Seibiff – the forgotten fish dish

Having grown up along the coast of north-western Norway, naturally my family served fish at least twice or three times a week. My family are big fish lovers, and as a result, dinners consisted of a variety of dishes that included ingredients that were caught practically right outside our kitchen window. I am grateful I learned to love fish at a young age. Besides being healthy, I find fish to be very versatile and provides a very satisfying, yet light meal.

My home town of Sykkylven and the  beautiful “Sykkylvsfjord” where my dad and I sometimes would go out in our boat and do some fishing (our town also has the smallest salmon river in the world – Aureelva!):


One of the dishes that stands out in my memory is seibiff –  literally translated as “pollock steak”. Served with caramelized onions and a white gravy, it is definitely one of the heartier and tastiest fish dishes we have in Norway. It’s an every day classic that I think has been somewhat forgotten, which is a shame, because it is so flavorful and is a hit even with kids and people who are typically more fond of meat.  Norwegians today have expanded their palates, have access to more exotic ingredients and have developed a demand for food beyond the “normal” scope of what was traditionally available to them.  I think it’s fantastic to see jalapeno peppers, cilantro, curry paste and sushi now offered widely in my country but I also would love to see people preserve the wonderful, traditional dishes of Norway. Seibiff is one of them!

While we reserve halibut for special days, the pollock is more of a fish for regular weekday dinners. It’s hard to mess this fish up and it can stand up to big flavors, which is the reason it’s a favorite among cooks.  Perhaps it’s not the most beautiful fish (which is why you seldom see it featured on restaurant menus) and the cheap price might not make it as popular by demand as our salmon and halibut.  But in a dish, it never disappoints and the fish is widely available any time of year.

The pollock fish:


Below is a classic recipe for this sebiff dish, with caramelized onion, a tangy gravy (you can substitute heavy cream if you prefer a richer sauce) served w/ boiled potatoes and shredded carrot salad. You can also bread the fish with a flour/egg mixture or coat it with breadcrumbs and parmesan cheese, another favorite.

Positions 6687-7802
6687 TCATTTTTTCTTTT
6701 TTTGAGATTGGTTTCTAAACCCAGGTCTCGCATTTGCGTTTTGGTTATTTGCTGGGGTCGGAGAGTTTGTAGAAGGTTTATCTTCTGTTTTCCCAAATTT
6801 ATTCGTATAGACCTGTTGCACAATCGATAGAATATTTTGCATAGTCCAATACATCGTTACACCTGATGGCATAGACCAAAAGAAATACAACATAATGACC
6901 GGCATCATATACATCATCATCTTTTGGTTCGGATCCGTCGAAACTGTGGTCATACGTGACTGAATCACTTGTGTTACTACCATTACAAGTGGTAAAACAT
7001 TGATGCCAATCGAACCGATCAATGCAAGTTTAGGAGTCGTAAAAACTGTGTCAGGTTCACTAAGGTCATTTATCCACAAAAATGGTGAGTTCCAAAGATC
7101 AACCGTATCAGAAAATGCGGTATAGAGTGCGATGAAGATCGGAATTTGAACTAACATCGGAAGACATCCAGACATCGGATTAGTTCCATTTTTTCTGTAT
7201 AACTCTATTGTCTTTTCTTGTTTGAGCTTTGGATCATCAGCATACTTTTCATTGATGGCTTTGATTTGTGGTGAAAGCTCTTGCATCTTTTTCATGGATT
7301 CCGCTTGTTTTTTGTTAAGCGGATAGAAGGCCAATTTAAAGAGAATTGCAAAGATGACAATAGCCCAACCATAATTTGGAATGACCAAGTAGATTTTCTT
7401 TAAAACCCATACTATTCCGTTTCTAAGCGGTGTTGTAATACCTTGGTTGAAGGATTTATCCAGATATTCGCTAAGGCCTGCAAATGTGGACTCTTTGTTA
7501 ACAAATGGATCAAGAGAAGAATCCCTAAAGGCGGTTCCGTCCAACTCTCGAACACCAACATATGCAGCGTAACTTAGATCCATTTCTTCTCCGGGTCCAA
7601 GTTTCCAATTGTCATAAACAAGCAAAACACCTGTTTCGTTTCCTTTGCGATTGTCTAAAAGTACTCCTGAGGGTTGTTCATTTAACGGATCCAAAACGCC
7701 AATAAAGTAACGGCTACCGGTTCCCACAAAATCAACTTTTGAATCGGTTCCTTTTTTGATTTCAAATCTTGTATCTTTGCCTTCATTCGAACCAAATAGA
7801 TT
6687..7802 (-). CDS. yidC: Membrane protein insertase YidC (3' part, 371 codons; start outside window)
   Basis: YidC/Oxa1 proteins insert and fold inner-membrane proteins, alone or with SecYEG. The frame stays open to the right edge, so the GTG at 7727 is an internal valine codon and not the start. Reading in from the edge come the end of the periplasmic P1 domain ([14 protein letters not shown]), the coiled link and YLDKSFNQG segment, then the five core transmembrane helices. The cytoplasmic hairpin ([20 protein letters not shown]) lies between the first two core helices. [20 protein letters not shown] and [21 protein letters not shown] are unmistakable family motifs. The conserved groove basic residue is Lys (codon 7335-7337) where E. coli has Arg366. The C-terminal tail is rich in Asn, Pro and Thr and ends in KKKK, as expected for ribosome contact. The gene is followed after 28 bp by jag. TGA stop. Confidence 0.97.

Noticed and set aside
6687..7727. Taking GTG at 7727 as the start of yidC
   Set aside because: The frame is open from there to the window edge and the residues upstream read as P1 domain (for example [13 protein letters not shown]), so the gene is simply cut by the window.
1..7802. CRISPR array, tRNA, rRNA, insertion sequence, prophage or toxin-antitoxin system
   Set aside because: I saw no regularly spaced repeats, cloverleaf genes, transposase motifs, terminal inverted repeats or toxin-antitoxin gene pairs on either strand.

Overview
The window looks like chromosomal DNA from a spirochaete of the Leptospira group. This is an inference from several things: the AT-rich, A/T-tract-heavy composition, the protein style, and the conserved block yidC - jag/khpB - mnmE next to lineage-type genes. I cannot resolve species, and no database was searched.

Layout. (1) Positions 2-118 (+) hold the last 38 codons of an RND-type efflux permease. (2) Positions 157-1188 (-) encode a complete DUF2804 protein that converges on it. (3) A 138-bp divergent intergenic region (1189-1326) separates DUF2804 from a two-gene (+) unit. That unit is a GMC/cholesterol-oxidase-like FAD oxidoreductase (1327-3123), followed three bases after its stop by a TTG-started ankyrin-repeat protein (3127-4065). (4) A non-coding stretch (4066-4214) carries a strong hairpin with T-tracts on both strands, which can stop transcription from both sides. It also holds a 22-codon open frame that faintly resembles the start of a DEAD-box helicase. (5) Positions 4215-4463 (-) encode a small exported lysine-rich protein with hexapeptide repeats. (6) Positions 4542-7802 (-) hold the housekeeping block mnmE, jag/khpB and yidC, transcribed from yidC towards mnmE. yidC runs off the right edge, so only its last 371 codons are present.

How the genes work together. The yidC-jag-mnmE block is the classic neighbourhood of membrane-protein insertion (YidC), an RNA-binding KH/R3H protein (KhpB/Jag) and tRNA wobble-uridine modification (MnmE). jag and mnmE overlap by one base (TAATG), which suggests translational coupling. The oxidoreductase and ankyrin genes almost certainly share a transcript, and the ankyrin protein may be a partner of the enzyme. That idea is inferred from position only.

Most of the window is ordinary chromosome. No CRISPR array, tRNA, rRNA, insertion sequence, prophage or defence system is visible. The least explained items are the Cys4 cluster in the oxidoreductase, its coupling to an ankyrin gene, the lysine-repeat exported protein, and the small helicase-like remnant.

SEIBIFF MED LØK   (Pollock with Onions)

2 lbs pollock

2 tbsp butter

4 tbsp sunflower oil

1 cup all purpose flour

salt, pepper

2 large onions, halved and sliced thinly

2 tbsp butter

Melt 2 tbsp of butter over medium heat in a large saute pan and add the onions. Season with salt and perhaps a pinch of sugar. Cook until the onions caramelize, about 25 -30 minutes.

Season the haddock with salt and pepper, place the flour in a large bowl and season the flour as well w/s&p. Dredge the fish in the flour, and brush /pat off excess flour before placing the fish into the saute pan.  Add the oil into a saute pan over medium heat and place the fish into the pan. Cook until golden and crisp on both sides, about 3 min on each side, then add the remaining 2 tbsp butter and baste the fish with the butter, another 2 minutes. You can also add a tbsp or so of capers into the butter, which adds a nice tough. Sprinkle the fish with some chopped chives before serving.

For the sauce/gravy:

2 cups beef broth

2 tbsp sour cream

salt, pepper

In the same pan you sauteed the fish, bring the beef broth to a boil, remove from heat and whisk 2 tsbps of the broth with the sour cream in a small bowl, then whisk the mixture into the remaining broth. Season with salt and pepper.

Serve with boiled potatoes or a potato puree, shredded carrot salad mixed with sliced apple, 1 tbsp sugar and juice of half a lemon and the caramelized onions. Spoon the sauce over the fish and squeeze a little fresh lemon juice over it.

(Some people prefer broccoli and /or cherry tomatoes with the dish – you can pick whatever vegetable you like.)



3 thoughts on “Seibiff – the forgotten fish dish

  1. jonathanochart says:

    I’d kill for some good fish right about now…unfortunately, Central Texas is lacking in that department right now! thanks for sharing these wonderful, and mouthwatering, photos!

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